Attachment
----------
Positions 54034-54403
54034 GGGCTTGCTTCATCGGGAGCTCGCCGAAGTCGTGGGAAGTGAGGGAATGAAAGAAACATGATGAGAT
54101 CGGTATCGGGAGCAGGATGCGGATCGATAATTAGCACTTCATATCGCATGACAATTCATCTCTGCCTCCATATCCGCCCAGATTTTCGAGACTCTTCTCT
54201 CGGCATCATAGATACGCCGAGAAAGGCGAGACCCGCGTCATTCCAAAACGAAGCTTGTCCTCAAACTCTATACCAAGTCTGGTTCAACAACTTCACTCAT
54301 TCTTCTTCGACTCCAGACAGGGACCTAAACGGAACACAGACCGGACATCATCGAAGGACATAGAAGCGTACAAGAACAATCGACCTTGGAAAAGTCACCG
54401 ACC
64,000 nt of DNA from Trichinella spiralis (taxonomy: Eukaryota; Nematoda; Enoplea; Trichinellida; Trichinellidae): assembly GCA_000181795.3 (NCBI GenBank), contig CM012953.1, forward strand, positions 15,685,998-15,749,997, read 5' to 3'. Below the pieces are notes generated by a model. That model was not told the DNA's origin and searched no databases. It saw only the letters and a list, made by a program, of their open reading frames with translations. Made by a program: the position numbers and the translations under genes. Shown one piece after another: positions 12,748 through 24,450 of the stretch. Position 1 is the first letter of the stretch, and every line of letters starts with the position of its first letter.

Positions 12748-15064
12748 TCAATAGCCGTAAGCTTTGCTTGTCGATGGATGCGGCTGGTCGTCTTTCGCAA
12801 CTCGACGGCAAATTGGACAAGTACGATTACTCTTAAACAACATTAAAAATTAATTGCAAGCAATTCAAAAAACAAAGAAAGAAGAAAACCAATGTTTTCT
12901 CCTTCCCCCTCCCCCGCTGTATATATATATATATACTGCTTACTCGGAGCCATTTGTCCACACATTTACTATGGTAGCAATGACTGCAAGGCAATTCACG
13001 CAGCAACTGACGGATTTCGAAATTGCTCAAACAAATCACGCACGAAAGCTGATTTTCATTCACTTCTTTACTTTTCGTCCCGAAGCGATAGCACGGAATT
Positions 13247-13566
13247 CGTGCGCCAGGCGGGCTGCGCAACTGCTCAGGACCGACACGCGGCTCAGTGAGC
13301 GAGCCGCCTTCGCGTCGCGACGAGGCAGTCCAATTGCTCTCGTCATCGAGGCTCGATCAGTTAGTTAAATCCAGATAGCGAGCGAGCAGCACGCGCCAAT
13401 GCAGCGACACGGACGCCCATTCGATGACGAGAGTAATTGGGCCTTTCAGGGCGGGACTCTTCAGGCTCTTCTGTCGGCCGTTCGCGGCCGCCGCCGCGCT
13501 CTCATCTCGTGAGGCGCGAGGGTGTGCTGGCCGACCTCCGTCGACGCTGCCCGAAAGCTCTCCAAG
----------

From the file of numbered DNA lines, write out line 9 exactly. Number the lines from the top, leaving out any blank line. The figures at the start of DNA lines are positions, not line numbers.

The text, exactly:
12748 TCAATAGCCGTAAGCTTTGCTTGTCGATGGATGCGGCTGGTCGTCTTTCGCAA